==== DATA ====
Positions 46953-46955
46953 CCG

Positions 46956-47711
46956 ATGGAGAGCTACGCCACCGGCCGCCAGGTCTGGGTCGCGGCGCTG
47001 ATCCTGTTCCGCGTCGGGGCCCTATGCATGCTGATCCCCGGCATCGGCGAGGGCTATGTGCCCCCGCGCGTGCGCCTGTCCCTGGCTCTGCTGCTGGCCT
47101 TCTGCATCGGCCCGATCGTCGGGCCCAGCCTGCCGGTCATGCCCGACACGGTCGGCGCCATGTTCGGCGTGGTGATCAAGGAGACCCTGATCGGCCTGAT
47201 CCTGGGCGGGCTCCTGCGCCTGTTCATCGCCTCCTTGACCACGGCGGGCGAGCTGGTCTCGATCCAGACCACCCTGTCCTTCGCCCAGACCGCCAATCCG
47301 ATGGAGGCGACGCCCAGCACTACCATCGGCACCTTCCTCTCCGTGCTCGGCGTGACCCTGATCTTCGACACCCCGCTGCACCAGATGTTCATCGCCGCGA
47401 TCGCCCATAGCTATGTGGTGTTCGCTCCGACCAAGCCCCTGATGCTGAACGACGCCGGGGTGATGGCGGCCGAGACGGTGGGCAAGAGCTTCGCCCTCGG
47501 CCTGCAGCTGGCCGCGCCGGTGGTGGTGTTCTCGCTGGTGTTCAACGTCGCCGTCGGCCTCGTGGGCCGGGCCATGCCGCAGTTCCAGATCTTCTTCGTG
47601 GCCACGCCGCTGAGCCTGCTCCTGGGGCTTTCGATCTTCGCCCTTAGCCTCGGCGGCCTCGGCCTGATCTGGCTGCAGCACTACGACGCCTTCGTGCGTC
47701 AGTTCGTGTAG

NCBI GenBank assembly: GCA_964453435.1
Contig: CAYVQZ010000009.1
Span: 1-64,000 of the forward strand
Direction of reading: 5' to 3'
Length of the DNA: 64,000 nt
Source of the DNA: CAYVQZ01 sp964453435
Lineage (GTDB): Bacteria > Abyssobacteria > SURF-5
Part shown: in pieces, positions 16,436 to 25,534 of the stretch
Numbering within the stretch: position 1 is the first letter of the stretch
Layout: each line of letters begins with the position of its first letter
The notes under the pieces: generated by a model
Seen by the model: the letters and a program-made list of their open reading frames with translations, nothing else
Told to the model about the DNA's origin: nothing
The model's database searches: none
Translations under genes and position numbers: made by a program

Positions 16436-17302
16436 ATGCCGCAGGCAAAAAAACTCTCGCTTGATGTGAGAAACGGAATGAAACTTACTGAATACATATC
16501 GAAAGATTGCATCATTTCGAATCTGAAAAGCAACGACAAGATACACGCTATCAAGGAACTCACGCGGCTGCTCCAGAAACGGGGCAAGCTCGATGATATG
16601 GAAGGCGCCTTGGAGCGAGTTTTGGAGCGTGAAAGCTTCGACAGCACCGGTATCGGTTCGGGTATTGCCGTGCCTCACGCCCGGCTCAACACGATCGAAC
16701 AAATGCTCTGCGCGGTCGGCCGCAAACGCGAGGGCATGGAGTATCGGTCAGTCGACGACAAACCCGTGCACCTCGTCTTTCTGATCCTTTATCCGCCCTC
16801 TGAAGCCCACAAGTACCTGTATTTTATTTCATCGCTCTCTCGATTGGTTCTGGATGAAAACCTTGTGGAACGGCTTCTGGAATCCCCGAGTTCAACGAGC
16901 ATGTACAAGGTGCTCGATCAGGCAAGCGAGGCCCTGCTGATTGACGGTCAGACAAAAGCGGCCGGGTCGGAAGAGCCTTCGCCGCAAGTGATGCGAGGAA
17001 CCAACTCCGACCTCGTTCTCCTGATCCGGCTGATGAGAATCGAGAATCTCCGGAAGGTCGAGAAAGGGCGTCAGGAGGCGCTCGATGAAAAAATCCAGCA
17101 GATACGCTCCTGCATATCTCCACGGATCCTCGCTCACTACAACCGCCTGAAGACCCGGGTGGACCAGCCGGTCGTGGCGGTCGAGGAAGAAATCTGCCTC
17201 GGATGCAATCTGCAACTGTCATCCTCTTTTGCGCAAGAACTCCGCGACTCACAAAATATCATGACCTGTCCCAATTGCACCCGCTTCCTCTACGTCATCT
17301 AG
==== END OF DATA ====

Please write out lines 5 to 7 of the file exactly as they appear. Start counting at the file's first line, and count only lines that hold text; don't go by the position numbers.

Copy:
47001 ATCCTGTTCCGCGTCGGGGCCCTATGCATGCTGATCCCCGGCATCGGCGAGGGCTATGTGCCCCCGCGCGTGCGCCTGTCCCTGGCTCTGCTGCTGGCCT
47101 TCTGCATCGGCCCGATCGTCGGGCCCAGCCTGCCGGTCATGCCCGACACGGTCGGCGCCATGTTCGGCGTGGTGATCAAGGAGACCCTGATCGGCCTGAT
47201 CCTGGGCGGGCTCCTGCGCCTGTTCATCGCCTCCTTGACCACGGCGGGCGAGCTGGTCTCGATCCAGACCACCCTGTCCTTCGCCCAGACCGCCAATCCG